Fr. Tom PC
Fr. Thomas Varkey
Director of Administrative Services
St. Therese Parish was born in approximately 1925 as a small chapel. In 1921, Pallotine priest Peter Schroeder arrived in Milwaukee to become pastor of Holy Cross Church at 54th Street and Bluemound Road. Two years later he would found St. Anthony’s Mission Church at 76th Street and Bluemound. In 1925, he began construction of a chapel of his own.
When it was completed, the chapel was dubbed the “Little Flower Mission,” on 94th and Adler, after St. Therese of Lisieux. That year (1925), St. Therese had just been canonized and was fast becoming a popular figure. Chosen to head the community was Fr. Joseph De Maria.
Fr. Schroeder died in 1939 and Fr. De Maria was appointed pastor of St. Anthony’s Church. As with all newborn institutions, St. Anthony’s and the Little Flower Mission got off to a rocky start. Debt accumulated and attendance wavered. But Fr. Joe still had a dream of creating a church and school at St. Therese. In 1955, he got his wish.
Fr. Joe wanted to expand the Little Flower Mission, but Milwaukee County wanted to use the nearby land for the expressway, which was under construction at the time. He struck a deal: the county could have fifteen acres of the Mission’s land — today used as the zoo parking lot — if he could have fifteen acres for a church at the current site. The county agreed, and the foundation was laid for St. Therese.
“St. Therese of the Child Jesus” Parish began on May 1st, 1956, with Fr. Nicholas Wilwers as pastor. St. Therese School opened two years later. The Milwaukee Archdiocese took over the church in 1962 after debt accumulated. During the 1960s, the church operated as any other would: there were monthly Communion breakfasts, picnics, even festivals.
However, the world changed quickly. Vatican II changed the liturgy. Debt continued to rise. The school enrollment dropped as well, and in 1970 the school closed.
But as this era ended, a new one began. In May 1970, a new pastor arrive at St. Therese: Fr. Roger Heck. He would keep this position for nearly three decades. Fr. Heck worked to rebuild the St. Therese community and mold it into its modern form. Among the changes were decisions to place a greater emphasis on religious education, social concerns, and spirituality.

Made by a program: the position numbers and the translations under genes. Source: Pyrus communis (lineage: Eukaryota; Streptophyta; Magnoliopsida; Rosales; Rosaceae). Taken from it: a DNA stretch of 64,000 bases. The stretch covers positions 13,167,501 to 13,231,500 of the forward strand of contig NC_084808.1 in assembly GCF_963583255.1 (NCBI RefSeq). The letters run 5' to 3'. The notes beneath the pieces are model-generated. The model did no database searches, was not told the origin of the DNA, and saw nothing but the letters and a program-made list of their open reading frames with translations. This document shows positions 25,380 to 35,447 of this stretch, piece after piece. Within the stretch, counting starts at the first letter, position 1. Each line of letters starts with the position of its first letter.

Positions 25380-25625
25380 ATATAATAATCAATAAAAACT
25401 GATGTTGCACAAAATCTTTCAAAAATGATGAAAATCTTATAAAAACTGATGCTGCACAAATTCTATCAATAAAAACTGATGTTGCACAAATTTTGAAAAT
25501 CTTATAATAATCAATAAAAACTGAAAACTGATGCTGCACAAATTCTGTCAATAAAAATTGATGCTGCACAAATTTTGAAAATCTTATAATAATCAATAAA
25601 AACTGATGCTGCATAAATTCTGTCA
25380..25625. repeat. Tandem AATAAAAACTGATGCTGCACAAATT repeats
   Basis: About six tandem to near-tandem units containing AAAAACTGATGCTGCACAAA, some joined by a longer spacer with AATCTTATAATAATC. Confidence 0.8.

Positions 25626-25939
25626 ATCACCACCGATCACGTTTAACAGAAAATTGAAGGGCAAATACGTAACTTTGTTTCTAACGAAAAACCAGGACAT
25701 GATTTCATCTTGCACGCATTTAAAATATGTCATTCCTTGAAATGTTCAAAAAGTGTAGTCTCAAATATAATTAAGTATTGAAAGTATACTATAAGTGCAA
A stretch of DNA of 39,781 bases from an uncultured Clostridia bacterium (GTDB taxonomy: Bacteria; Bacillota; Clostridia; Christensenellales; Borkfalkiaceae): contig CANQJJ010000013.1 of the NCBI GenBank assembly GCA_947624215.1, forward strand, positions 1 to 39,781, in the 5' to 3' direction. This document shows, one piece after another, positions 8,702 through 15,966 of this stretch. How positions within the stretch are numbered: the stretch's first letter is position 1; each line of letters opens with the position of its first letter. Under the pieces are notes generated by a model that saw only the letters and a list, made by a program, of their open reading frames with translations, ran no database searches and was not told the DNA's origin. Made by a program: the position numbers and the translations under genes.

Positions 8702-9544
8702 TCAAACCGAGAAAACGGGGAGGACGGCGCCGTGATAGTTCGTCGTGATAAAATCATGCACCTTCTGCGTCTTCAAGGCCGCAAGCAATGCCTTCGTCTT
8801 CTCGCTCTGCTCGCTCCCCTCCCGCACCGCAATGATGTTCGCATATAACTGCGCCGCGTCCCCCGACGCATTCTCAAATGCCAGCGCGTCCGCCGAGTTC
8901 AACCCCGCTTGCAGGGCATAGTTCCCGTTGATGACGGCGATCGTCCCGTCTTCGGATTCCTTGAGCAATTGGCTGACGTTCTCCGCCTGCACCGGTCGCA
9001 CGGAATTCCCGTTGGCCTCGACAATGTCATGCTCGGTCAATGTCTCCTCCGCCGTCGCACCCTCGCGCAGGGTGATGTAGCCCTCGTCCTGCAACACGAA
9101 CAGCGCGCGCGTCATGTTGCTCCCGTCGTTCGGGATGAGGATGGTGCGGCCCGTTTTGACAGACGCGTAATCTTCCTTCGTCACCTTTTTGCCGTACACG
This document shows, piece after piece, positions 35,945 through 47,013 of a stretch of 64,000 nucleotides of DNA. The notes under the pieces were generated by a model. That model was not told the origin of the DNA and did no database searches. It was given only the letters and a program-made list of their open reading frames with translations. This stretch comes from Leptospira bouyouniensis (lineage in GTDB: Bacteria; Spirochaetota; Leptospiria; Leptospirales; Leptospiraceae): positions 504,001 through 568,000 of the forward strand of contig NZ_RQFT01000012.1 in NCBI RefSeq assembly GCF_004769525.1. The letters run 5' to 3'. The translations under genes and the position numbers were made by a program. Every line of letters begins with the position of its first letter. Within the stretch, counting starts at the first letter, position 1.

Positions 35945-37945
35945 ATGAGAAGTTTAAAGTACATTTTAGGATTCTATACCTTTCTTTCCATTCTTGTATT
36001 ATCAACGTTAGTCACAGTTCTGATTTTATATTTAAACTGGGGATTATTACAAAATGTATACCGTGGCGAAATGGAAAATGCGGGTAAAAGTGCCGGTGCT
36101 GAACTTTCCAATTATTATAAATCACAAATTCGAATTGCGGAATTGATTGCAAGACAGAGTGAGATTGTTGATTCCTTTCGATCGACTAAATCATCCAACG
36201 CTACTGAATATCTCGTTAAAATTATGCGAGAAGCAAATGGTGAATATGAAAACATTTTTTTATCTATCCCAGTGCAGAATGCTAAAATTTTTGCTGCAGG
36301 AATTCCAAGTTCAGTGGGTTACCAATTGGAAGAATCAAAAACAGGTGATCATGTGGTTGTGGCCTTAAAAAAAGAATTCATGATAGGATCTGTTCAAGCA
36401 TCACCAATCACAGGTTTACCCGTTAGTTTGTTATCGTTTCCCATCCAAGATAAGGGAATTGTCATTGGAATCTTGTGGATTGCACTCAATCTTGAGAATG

Activities and events that are still around today emerged at the beginning of the 1980s. Sharing Sunday - a special collection taken up once a month for a designated charity - started in 1978. The first recipient was the House of Peace.
What we called the St. Therese Festival began in 1981 as a one-time event in the winter. When it returned a large profit, it was decided to move it to the summer and make it an annual event. It continued as the parish’s main fundraiser until the last festival in 2008.
The Youth Ministry was announced in 1984, organized by Tim Schwaller, Jerry Mueller, and Bob Schobert. It was intended to allow students to engage in activities of social and service value to a Christian. Included in the Youth Ministry were activities (such as basketball) in the gym, camping trips, and service projects.
Christcare was organized in 1982 as a support group for the sick, elderly, and disabled, as well as their families. These ministries continue as the current “Little Flower Ministries.”
Fr. Heck retired in 1998. This brought about a time of change. After a few short pastorates, Fr. Phillip Reifenberg was appointed as Parish Administrator until 2002. A new chapter began with the appointment of Parish Director, Dr. Alexandra Guliano, with Assisting Priest Rev. Hugh Birdsall, SDS, and Help-out Priest Rev. Norm Oswald, focusing on empowerment of the laity ministry formation, spirituality, and a renewed commitment to living the Gospel in the little way of St. Therese.
Beginning as just a small chapel on Bluemound Road, the “little flower” of St. Therese has blossomed into a lively community of believers. Though there are challenges for the parish, St. Therese has always met them under the inspiration of our patron, St. Therese of Lisieux, following her “Little Way.”